University of Manchester
Gantry Design for Linac-boosted Protons
Proton computed tomography (pCT) is proposed to achieve a more precise dose delivery. Replacing conventional imaging techniques with pCT will reduce uncertainties of proton therapy planning.
However, for an adult patient it requires a beam kinetic energy of approximately 330 MeV, compared to a maximum 230 MeV therapeutic beam. Due to the high energy (high rigidity) requirements and space limitations for a proton beam suitable for pCT, there is no design of a rotating beam delivery system for this application yet.
The overall goal of this project was to develop a detailed beam-optical and magnet design for a combined-function superconducting gantry for proton CT within the Research Beamline Room in Proton Therapy Centre at the Christie Hospital in the UK. The beam energy is proposed to be increased with a booster linear accelerator. The preliminary beam delivery system is a double achromat design with a pencil beam scanning system located downstream of the final bending section. An isocentric design is employed since it has been proven to be effective, flexible and is most widely used in proton centres. The gantry design consists of normal-conducting quadrupoles and superconducting, canted-cosine theta bending magnets.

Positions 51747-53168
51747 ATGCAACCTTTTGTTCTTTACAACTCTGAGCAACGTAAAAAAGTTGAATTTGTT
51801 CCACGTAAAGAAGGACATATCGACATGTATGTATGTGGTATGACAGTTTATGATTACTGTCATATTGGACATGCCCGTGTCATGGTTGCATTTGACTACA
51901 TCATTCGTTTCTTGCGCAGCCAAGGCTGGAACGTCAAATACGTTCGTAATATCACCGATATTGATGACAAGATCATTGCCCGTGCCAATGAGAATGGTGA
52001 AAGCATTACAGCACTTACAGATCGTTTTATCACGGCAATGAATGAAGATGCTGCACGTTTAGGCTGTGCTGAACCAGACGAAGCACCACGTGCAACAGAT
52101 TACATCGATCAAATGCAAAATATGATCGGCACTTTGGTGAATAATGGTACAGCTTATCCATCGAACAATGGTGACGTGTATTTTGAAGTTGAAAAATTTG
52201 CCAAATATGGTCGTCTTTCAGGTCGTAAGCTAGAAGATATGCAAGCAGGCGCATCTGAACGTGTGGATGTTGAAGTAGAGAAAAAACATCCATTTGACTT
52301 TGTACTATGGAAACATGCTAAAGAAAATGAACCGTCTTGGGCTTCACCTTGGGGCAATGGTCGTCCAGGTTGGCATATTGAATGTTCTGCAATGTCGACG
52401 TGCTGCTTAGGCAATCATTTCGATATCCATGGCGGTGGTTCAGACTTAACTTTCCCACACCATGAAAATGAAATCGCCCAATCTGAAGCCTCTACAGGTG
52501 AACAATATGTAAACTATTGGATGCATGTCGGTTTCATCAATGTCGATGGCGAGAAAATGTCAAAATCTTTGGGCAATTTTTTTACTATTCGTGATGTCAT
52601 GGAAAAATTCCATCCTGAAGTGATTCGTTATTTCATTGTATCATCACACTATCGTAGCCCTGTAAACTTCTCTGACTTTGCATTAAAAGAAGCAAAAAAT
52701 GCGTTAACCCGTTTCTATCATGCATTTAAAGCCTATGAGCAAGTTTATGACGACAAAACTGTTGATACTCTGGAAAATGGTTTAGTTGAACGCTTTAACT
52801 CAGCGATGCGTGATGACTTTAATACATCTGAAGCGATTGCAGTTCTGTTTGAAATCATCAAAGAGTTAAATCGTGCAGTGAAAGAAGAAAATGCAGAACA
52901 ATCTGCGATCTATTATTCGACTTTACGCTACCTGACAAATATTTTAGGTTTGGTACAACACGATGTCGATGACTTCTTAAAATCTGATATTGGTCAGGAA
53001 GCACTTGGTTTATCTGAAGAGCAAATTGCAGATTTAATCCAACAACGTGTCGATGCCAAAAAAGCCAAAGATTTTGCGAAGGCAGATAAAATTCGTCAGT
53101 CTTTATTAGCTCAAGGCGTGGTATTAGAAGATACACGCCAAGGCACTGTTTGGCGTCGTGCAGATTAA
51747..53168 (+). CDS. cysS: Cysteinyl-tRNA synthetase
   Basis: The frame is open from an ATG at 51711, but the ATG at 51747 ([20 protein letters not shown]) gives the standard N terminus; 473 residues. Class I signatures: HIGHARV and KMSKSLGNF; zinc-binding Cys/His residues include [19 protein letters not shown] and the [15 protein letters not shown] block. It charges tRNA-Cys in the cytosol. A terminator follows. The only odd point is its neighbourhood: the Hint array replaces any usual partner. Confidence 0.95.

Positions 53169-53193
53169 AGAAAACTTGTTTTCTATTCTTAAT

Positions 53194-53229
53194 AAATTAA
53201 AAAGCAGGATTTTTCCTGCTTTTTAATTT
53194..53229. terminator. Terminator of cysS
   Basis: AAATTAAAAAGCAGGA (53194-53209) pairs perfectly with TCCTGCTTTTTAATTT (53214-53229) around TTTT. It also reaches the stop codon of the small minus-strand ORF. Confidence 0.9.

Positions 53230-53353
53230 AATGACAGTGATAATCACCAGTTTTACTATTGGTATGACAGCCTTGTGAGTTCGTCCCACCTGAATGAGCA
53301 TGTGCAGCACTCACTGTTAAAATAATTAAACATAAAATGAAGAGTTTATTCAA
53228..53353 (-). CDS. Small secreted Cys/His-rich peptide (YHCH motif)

Within this project, studies on the novel beam energy degrader were carried out in collaboration with the Center for Proton Therapy at Paul Scherrer Institute, Switzerland. The current graphite degrader has beem replaced with boron carbide in order to improve the beam transmission from the cyclotron to the isocentre and to achieve a clinical beam with the best characteristics.
Additionally, the beam energy degrader and high-gradient structures were incorporated into the system and beam tracking studies of the delivery line including the complete magnetic design were performed. The beam delivery system was also amended such that beam diagnostics instruments, a cryogenic system or mechanical structures can be added into the arrangement.